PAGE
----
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  GMAT Exercise: Build Focus and Concentration to Perform Your Best

Posted by michael on Tue 07 Oct 08 at 7:53am

No matter how a student chooses to prepare for the GMAT, he or she will do hundreds of practice questions. After hours spent struggling with GMAT questions, students frequently lose focus and the questions all seem to look the same. As a result, long hours spent doing boring questions leave students demoralized. To help students who have hit a wall, I have described three GMAT games below that have helped students break up their study time and increase their scores. I suggest students do these exercises to warm up before taking a practice test or every two hours in the middle of a study marathon. The exercises below are for the quantitative questions.

Limit your time.

Since most students feel the pressure of time this is the most common exercise I recommend. I suggest students use the Official Guide and attempt 20 questions in 10 minutes. Most GMAT questions can be solved very quickly if a student learns to look for the big picture. Unfortunately, if a student is in a habit of setting up an equation and solving a problem, he or she will never see the big picture solution. So during this exercise ask yourself the following questions:
What answers are wrong?
Can I solve for units digits?
Are all the answers integers?
Will a picture help?
Can I estimate the solution?
After completing this exercise, don’t just check the answers and read the solutions. Try to figure out the answer the long way. If you got a question right, try to understand what your assumptions were and ensure that those assumptions are correct.

Write the Solution in Words.

For a slightly smaller group of students, solving the problem too quickly can be a problem, resulting in careless mistakes. Although it may seem a waste of time, spending thirty minutes a day writing a detailed solution to a problem will help a student focus on the details. During this exercise, it helps to focus on penmanship. I recommend students get a ‘super neat notebook’ and use their best writing to write detailed explanations for each question. I discovered this technique from an Oxford University graduate. Using this technique, she scored a 750. The book isn’t used for actually solving a problem; it is rather a book filled with the most difficult problems a student has mastered. Nearly every student of mine that has broken 700 kept a neat notebook.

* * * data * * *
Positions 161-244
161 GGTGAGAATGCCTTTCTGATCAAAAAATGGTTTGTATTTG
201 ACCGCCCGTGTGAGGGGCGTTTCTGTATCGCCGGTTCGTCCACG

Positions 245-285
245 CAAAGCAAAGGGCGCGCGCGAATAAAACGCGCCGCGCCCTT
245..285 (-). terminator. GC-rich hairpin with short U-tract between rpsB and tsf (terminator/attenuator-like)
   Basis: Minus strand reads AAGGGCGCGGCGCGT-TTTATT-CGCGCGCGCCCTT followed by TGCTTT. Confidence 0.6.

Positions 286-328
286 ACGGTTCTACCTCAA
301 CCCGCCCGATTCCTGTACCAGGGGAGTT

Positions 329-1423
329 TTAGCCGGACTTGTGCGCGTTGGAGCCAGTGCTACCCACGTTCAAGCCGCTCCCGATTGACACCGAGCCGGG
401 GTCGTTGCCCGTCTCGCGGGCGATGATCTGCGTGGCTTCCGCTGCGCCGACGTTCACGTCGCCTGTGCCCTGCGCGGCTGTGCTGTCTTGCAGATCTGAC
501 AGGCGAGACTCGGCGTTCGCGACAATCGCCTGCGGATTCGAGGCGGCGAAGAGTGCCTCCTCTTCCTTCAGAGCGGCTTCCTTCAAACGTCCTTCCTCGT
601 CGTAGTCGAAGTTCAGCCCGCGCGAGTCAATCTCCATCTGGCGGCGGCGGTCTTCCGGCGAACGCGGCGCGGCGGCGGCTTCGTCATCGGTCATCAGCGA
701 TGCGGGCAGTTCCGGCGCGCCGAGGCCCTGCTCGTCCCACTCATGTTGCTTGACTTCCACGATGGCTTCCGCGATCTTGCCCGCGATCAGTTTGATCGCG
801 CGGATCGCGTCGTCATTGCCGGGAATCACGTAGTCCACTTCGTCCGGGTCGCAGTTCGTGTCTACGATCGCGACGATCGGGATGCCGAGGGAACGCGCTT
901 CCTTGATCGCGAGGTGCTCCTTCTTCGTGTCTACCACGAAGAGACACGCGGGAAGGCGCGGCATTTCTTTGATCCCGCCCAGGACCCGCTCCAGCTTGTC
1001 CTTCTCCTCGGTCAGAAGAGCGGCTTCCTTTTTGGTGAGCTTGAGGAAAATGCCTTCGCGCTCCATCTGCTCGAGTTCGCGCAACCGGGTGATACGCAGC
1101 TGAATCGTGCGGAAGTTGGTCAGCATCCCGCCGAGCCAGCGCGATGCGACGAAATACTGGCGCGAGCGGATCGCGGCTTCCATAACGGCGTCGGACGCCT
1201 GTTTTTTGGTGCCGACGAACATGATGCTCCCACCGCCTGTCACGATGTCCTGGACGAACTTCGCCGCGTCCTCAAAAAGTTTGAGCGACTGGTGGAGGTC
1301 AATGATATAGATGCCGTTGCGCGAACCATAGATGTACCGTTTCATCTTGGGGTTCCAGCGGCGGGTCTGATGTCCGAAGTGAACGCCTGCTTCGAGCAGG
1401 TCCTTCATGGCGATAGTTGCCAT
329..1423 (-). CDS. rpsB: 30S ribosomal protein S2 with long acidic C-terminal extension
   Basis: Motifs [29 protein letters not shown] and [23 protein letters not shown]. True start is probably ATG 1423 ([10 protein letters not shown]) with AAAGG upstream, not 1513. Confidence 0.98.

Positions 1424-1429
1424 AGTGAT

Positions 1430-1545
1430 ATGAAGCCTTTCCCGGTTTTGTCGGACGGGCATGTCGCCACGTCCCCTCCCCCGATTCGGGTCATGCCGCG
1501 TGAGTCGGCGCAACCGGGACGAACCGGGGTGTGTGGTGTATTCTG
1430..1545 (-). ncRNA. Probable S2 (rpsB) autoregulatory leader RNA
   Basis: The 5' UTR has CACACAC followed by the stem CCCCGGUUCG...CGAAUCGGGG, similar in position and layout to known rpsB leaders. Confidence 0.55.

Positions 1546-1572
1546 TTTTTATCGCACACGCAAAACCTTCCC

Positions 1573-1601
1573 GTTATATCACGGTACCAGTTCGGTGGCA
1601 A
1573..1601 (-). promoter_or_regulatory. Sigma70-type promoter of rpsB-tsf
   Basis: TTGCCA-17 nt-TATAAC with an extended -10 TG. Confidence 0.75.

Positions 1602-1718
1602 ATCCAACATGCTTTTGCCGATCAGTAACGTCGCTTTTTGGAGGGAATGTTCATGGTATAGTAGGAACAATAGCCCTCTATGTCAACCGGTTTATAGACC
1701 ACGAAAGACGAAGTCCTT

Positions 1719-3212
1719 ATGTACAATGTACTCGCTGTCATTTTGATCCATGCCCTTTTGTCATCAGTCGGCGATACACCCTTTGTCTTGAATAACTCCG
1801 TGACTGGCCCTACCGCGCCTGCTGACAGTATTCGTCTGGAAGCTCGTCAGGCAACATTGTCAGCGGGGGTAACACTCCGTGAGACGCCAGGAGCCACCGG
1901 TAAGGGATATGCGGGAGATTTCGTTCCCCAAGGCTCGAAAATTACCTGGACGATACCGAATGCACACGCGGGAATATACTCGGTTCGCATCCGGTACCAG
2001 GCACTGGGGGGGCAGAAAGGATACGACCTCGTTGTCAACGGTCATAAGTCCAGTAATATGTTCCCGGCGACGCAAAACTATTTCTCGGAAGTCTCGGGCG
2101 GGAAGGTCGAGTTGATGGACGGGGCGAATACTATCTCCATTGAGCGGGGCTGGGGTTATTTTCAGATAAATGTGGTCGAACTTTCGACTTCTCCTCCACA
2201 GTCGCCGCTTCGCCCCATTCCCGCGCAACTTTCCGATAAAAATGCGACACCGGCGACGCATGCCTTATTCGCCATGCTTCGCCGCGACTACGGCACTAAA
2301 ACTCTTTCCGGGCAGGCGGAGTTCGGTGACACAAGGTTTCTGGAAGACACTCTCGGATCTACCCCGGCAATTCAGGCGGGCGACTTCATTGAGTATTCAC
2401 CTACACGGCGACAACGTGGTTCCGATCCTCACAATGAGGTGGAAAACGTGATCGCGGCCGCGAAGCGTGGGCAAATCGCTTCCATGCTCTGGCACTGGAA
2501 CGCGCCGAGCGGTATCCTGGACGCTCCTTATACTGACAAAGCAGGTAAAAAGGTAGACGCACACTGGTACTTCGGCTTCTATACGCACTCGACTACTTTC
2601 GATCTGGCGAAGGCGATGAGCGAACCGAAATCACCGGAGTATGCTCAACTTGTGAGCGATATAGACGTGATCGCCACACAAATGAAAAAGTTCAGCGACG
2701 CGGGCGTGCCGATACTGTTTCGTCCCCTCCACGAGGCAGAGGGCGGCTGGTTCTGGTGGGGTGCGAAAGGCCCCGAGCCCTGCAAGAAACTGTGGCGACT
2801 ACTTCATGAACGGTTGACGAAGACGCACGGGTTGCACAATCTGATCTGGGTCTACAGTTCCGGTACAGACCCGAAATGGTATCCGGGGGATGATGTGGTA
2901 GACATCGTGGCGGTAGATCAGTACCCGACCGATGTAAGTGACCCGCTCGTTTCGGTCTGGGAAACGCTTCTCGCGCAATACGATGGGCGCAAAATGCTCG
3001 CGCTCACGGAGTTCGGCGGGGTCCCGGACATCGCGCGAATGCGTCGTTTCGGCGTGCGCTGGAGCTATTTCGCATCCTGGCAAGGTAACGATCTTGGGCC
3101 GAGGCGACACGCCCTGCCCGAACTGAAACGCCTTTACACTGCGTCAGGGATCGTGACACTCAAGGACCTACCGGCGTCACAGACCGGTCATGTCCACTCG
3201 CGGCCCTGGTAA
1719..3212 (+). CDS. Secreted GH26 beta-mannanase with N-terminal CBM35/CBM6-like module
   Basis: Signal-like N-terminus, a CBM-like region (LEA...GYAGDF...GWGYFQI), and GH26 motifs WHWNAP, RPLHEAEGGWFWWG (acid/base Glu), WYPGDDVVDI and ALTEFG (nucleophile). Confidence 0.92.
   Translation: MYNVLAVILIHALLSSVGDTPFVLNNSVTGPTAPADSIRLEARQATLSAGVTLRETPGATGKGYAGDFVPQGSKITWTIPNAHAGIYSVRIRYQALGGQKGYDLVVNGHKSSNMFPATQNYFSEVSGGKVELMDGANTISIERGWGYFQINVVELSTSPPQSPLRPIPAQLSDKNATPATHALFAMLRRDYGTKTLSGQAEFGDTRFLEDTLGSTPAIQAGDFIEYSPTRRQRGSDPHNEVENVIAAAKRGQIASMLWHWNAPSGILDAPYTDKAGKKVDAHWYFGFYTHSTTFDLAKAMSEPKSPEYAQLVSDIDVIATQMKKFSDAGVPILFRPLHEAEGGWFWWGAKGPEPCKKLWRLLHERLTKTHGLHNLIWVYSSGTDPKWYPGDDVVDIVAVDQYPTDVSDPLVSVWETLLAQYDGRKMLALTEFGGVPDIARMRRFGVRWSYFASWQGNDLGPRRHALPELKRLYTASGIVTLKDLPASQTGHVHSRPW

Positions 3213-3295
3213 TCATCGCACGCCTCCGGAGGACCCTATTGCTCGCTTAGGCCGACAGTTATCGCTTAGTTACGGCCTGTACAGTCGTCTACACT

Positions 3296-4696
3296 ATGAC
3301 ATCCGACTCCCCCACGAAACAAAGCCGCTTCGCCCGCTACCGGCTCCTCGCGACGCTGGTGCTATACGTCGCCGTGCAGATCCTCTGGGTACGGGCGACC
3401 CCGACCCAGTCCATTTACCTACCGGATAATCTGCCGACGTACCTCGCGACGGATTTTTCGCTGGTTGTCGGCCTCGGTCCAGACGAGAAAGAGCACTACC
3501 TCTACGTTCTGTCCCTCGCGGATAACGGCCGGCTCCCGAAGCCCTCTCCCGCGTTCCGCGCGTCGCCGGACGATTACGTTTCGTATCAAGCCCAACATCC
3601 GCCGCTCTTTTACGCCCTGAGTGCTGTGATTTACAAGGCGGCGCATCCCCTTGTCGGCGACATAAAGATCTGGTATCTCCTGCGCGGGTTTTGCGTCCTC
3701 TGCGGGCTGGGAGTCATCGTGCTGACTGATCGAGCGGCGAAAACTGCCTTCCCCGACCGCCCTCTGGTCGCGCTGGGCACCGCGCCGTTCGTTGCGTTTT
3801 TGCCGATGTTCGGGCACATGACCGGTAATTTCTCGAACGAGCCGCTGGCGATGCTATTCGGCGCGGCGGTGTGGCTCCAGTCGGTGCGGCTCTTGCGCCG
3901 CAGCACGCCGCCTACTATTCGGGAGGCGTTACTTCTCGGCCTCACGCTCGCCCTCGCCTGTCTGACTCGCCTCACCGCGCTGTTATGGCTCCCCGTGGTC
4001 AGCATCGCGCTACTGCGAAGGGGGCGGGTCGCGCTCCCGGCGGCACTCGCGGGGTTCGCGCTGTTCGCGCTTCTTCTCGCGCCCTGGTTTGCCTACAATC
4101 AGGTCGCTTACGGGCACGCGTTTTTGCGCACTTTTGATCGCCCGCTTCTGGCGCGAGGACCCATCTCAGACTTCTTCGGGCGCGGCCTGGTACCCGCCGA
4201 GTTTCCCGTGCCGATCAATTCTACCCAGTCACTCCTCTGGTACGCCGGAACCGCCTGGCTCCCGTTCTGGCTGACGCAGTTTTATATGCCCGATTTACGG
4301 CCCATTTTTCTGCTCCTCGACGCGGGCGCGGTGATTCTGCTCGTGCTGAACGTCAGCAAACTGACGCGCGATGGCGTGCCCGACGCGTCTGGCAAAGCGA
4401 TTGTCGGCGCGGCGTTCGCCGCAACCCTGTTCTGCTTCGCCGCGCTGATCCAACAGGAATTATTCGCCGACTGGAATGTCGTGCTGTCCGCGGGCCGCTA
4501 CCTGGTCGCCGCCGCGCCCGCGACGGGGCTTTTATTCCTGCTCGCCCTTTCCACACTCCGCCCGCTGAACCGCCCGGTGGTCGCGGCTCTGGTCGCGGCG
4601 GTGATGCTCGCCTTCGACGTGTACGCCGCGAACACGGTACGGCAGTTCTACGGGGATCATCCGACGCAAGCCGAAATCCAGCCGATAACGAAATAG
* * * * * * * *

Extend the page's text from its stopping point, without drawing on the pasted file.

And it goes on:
Visualize the Solution.

It is best to practice this exercise from the beginning of your GMAT Preparation. Try to visualize each step of the solution in detail. This can sometimes be difficult, so I suggest students start with a simple exercise: prime factorization, attempting to prime factorize each integer on a list only without writing down steps. After a student gets good at that, I have him or her move on to multiplication, exponent problems, algebra, and, finally, word problems. After practice, a student should be able to list every step aloud. This is especially good for Data Sufficiency questions, since it helps students see how they would solve a problem without actually working out the answer. Although this exercise takes the most practice, it is the most worthwhile. Once a student can visualize all the steps to solving a problem, he or she will make fewer mistakes and go down fewer wrong paths while attempting to work out solutions.



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